As harbingers of ill fate in maritime lore, albatross have, themselves, come to be an indicator for modern-day oceanic pollution. Snatching up floating and near-surface food, Laysan albatross (Phoebastria immutabilis) in especially trash-strewn tides now pick up a more dangerous repast than they are accustomed to.
"With increasing amounts of marine debris, what once may have been 'optimal' foraging strategies for top marine predators, are leading to sub-optimal diets comprised in large part of plastic," wrote authors of a new paper on the subject.
The new paper, published online Tuesday in PLoS ONE, documents the new, deleterious diets that many of the wide-roving birds now have.
Ocean currents have brought together a big floating mass of trash, known as the Pacific Ocean's garbage patch. To see how different colonies of albatross might be affected, researchers attached tracking devices to dozens of adult birds from two groups of birds living about 2,150 kilometers apart—one on Oahu Island in Hawaii and another in Kure Atoll, northwest of the main Hawaiian islands, closer to the International Dateline. The researchers also collected regurgitated boluses from the chicks in these colonies to see how much unnatural flotsam the small fowl had been fed.
"We suspected that there may be some differences in the amount of plastic was ingested, but to discover that birds on Kure Atoll ingested 10 times the amount of plastic compared to birds on Oahu was shocking," Lindsay Young of the University of Hawaii and lead study author, said in a prepared statement.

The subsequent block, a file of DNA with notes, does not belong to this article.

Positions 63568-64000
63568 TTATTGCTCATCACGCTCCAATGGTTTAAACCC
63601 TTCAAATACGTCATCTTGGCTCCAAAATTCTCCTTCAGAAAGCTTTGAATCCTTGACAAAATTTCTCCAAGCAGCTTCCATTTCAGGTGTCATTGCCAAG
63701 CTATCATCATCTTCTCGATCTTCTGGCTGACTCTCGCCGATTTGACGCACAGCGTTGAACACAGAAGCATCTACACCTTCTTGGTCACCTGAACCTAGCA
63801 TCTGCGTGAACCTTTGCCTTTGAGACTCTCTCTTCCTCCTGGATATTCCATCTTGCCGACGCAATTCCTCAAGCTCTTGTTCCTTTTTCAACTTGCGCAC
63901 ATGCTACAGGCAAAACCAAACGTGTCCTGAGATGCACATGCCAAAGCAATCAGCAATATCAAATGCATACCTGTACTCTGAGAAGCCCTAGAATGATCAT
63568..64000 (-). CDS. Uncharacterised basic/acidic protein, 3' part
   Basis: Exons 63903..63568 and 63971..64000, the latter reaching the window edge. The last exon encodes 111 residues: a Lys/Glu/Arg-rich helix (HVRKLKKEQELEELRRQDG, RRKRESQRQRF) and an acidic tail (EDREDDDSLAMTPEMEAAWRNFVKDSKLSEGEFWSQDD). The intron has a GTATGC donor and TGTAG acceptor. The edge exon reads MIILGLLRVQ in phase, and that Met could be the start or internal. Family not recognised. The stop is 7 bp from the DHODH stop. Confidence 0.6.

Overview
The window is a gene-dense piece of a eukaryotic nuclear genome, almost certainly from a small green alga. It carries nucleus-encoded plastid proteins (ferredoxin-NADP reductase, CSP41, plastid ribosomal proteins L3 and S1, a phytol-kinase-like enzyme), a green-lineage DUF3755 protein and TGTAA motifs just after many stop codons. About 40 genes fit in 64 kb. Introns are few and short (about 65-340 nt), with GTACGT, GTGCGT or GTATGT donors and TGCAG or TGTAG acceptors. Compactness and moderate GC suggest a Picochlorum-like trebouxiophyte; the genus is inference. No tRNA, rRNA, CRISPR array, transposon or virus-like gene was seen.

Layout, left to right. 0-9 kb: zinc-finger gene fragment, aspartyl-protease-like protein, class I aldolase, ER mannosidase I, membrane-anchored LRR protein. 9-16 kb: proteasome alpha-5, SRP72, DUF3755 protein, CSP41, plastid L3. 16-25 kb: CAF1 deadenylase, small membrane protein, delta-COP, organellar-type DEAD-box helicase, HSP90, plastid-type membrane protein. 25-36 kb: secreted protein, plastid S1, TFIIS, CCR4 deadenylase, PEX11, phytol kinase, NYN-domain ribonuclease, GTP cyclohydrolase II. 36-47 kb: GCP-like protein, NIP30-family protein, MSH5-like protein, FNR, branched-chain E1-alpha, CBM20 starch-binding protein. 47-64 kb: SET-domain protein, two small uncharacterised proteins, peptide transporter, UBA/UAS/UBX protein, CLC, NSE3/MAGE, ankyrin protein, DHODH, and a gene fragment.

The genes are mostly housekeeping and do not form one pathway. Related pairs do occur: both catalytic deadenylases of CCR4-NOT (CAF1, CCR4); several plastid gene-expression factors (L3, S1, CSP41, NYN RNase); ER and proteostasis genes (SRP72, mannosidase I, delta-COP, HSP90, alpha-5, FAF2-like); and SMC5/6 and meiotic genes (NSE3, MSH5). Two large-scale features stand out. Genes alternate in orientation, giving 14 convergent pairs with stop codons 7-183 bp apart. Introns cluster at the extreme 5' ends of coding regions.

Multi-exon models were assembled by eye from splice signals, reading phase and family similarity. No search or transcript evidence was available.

Being fed more plastic and less natural food can stunt the growth of chicks and even kill some birds, the authors noted in the paper. The study's small sample size, however, did not allow researchers to discern how much of an impact the plastic might be having on the populations.
The team found that the birds from Kure Atoll, which brought back more plastic, spent a lot of time over the so-called western garbage patch between Asia and Hawaii, even though the Oahu birds lived close to bustling Honolulu and the more widely studied eastern garbage patch (between Hawaii and California). The plastic that the Kure Atoll birds had eaten appears to have largely come from Asia.
Among commonly recovered plastic items include lighters, fishing line and oyster spacers—likely discarded at sea by those in the fishing industry. Others have more commonplace trash, and one even had ingested an intact, sealed jar of face lotion.
"There was so many small plastic toys in the birds from Kure Atoll that we joked that we could have assembled a complete nativity scene with them," Young said. One Kure Atoll chick that died was found to have 306 pieces of plastic inside of it (see video below).
Video of co-author Cynthia Vanderlip, of the Hawaii Department of Land and Natural Resources, performing a necropsy on an albatross chick from Kure Atoll:
Image courtesy of USGS via Wikimedia Commons
Video courtesy of Paul Maurin, University of Hawaii, with narration by Cynthia Vanderlip, Hawaii Division of Forestry and Wildlife